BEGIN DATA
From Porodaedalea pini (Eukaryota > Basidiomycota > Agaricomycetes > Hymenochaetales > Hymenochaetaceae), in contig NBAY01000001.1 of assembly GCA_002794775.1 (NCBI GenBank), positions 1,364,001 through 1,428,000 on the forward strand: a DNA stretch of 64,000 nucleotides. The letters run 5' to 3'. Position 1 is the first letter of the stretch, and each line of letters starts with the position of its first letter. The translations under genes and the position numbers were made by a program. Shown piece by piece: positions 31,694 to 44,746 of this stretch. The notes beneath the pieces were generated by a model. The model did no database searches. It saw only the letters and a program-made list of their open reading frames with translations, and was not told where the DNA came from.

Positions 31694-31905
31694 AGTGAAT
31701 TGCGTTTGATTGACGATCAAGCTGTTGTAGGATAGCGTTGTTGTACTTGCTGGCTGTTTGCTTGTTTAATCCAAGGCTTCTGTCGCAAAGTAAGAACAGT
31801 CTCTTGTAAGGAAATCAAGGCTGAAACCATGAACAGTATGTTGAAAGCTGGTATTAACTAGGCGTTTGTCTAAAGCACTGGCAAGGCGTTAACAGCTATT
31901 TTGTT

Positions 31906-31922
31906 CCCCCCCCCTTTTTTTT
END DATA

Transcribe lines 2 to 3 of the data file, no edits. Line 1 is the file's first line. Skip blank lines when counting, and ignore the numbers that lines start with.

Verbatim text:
Positions 31694-31905
31694 AGTGAAT